This uncertain in-between stage of preparing for something big is as much a part of it as the big thing itself. Why should these days be any less important? They’re the same amount of time, and the time is what you spend of it. I’m enjoying them despite their cold snowy ways. It’s good to have a second to breathe.
2 months until I leave.
For some reason I was thinking about my pilgrim costume from college. Too bad I won’t need that bonnet in Namibia. Definitely bringing it on the pilgrimage road in France though. I’m not seriously considering bringing my tutu and wig to Namibia, but I wish I could. Something tells me though if it is not proper to show my knees, tutus don’t stand a chance. I miss dressing up, but maybe wearing local dresses for special occasions will feel like the same thing.
Mardi Gras just ended in New Orleans, everyone with their tutus. I missed it because I split my journey to Namibia up by coming to Boston to take on the snow. The snow has not won. Next I will take on the desert. Muahahaha.
The first twenty lines of the Canterbury Tales begins my journey more appropriately than I realized. These lines sometimes pop into my head, as they do of any Westover student. I rarely return to think of what it’s talking about anymore since I’m not being tested on it. But. Once I realized that it talks about Aprill and that IM leaving in Aprill I had to know more.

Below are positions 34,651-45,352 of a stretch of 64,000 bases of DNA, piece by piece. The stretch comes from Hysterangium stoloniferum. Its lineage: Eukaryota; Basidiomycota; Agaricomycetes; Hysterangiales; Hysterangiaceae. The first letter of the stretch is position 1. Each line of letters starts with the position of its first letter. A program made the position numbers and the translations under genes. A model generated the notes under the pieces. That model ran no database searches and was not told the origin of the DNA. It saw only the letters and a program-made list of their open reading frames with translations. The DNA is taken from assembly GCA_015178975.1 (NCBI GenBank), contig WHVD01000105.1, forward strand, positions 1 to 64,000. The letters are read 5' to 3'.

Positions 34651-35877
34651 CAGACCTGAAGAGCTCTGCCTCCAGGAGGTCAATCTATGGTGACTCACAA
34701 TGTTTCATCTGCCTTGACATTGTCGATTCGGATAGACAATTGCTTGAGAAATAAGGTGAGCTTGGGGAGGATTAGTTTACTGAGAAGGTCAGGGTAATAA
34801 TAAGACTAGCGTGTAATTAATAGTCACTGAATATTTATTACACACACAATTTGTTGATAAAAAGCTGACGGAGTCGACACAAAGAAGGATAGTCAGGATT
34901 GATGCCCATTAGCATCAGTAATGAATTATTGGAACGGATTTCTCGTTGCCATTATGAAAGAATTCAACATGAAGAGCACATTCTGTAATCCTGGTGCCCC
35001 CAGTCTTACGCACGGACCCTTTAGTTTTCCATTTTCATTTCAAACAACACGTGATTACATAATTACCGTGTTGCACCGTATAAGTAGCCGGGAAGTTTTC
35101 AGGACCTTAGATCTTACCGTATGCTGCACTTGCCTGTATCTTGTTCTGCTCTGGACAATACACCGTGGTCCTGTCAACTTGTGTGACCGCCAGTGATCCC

Sparknotes [www.sparknotes.com/lit/canterbury/quotes.html] tells me:
Long winters and heavy snow falls in 15th century England meant a long time without traveling. Apparently it means the same thing in 21st century Boston because I have barely left the house since I got here, hiding from the weekly snow storms and MBTA nightmares. So when spring came people got the urge to break free, oh how I want to break free. Many would “goon on pilgrimages” when “hath in the Ram” (Taurus is in the sky, I’m a Taurus, woah) seeking both religious purification and an overdue vacation.
I’m not religious, but I seek a freshening up of my beliefs and values all the same.
Whan that Aprill, with his shoures soote
The droghte of March hath perced to the roote
And bathed every veyne in swich licour,
Of which vertu engendred is the flour;
Whan Zephirus eek with his sweete breeth
Inspired hath in every holt and heeth
The tendre croppes, and the yonge sonne
Hath in the Ram his halfe cours yronne,
And smale foweles maken melodye,
That slepen al the nyght with open eye-
(So priketh hem Nature in hir corages);
Thanna longen folk to goon on pilgrimages
And palmeres for to seken straunge strondes
To ferne halwes, kowthe in sondry londes;
And specially from every shires ende
Of Engelond, to Canterbury they wende,
The hooly blisful martir for to seke
That hem hath holpen, whan that they were seeke.
Prologue (Lines 1-18) from The Canterbury Tales